Monday, December 17, 2012

"The Reason for the Season" by Scottie McIntyre Johnson



A sermon delivered at the Denton Unitarian Universalist Fellowship
December 16, 2012

I had the Order of Service ready and sent off to our church secretary, Diana, before the deadline this week. I had the music chosen and certain pieces scanned and e-mailed to our pianist, Damian, ten days ago. And I had my sermon, "The Reasons for the Season", completely written and polished and ready to go by six o’clock on Thursday evening, in plenty of time for me to take off and attend a local production of "It’s a Wonderful Life" with some friends that evening. I was in a Christmas-y kind of mood.

It was a pretty good sermon, I thought -- all about how especially fitting and appropriate and right it is for us Unitarian Universalists to observe Christmas as a holiday of our own because – well, Christmas wouldn’t be Christmas as we know it if Unitarians and Universalists of the past hadn’t shaped it into the celebration most Americans know and love today.

My sermon was full of the kind of the kind of little historical facts that you know I just love – how our Puritan ancestors, put an end to celebrating Christmas entirely, at least in England and then, in the Colonies, by outlawing the observance of Christmas all together.

The sermon I had written went on to say that it was, however, both Universalists and Unitarians who, at the beginning of the 19th century, lead the movement to make December 25th a day for religious observances again. They did so in full knowledge that it was not a biblically sanctioned holiday, and that December 25th was probably not the day on which Jesus was born.  They wished to celebrate the holiday not because God had ordered them to do so but because they themselves wanted to. 

And then, in the sermon I had finished, I went on to tell you about how late 19th century Unitarians pretty much invented Christmas as we know it today! Unitarians such as Thomas Nast whose illustrations in Harper’s Weekly magazine gave us our American Santa Claus with his red suit, white beard and rosy cheeks – and the Rev. Charles Follen, a Harvard professor and a Unitarian minister, originally from Germany, who placed the first decorated Christmas tree in America in his Boston home – and all those Unitarian Christmas carol writers we’ve already talked about – and, of course, Charles Dickens back in England.

The sermon I had finished by Thursday evening was a pretty good sermon, I thought, and I was looking forward to offering it to you. I was in a Christmas-y kind of mood. The sermon was happy and bright and full of the joy of the season.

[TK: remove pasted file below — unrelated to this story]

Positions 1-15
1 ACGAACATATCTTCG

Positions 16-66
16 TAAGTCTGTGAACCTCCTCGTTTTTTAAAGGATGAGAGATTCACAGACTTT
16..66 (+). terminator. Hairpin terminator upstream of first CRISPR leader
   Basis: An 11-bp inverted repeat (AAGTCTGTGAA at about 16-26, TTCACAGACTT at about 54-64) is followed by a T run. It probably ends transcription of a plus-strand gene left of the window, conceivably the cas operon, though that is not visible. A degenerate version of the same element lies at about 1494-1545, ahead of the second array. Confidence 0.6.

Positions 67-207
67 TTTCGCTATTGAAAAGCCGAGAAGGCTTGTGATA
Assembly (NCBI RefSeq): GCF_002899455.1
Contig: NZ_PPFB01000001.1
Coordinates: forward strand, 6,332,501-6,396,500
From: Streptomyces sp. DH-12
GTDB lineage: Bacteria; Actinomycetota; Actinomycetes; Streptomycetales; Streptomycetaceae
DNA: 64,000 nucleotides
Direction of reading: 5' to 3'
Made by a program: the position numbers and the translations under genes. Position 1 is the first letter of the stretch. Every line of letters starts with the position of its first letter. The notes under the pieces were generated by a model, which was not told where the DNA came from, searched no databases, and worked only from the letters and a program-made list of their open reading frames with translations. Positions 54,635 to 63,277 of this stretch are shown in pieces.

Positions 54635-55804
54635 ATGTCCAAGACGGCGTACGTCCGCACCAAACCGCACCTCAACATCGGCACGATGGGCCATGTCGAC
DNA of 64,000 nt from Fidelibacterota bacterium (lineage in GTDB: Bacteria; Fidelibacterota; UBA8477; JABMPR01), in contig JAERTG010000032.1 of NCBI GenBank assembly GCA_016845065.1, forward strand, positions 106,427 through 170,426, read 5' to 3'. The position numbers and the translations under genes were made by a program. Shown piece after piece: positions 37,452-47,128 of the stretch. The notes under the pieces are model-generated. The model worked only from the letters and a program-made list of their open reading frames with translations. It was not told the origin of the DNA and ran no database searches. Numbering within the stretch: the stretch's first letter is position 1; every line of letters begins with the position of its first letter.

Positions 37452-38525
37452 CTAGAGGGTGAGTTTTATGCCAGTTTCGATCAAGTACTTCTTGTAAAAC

And then, came Friday morning. You are all well aware of the horrific chain of events that occurred at the Sandy Hook Elementary School in Newtown, Connecticut, on Friday morning.

I first heard the news on npr on my car radio and then I came home to watch a visibly shaken President Obama on TV express condolences to the families of the victims on behalf of the nation.

Last Sunday your minister and my mentor pastor, the Rev. Pam Wat, told an anecdote in her sermon about herself as a young preacher, a seminary student, who had to decide what to do with her prepared sermon in the wake of the tragedy that was the Indonesian tsunami – and now, less than a week later, coincidentally, I found myself in the exact same situation.

Also coincidentally, this was not the first time I have had to rewrite a sermon for this Fellowship because a mass shooting intervened. A few of you may remember August 3, 2008, when I delivered the sermon as a guest speaker here at DUUF. Cathy Sassen played the piano that Sunday; Dolores Nabors was President of the Fellowship and did the Welcome and Announcements. I know Barb Rodman was there, Doris Blaisdell and John Beckett, I think. Maybe Gerry Veeder and Jackie Gibbons? I don’t know who else. The tragedy that caused me to rewrite that sermon was a politically motivated shooting that occurred at the Tennessee Valley Unitarian Universalist Church in Knoxville, TN. And some attending the DUUF service that morning knew some of the people killed and injured in that shooting personally because they had recently moved to Knoxville from Denton and had been members of this Fellowship.

I have the script for the service I did following that shooting four years ago – I pretty much write down word for word everything I am going to say – and when I looked at it Friday in the hope that it would give me some inspiration for today’s revision I discovered another coincidence I had forgotten.

During joys and sorrows that Sunday, I brought forth the concern of a member of Pathways Church in Southlake, with whom I had had lunch the day before – another UU seminary student named Pam Wat – who had asked me to light a candle to let you know that she would be remembering the grieving members of the Denton Fellowship in the Pastoral Prayer she would be leading at Pathways that morning.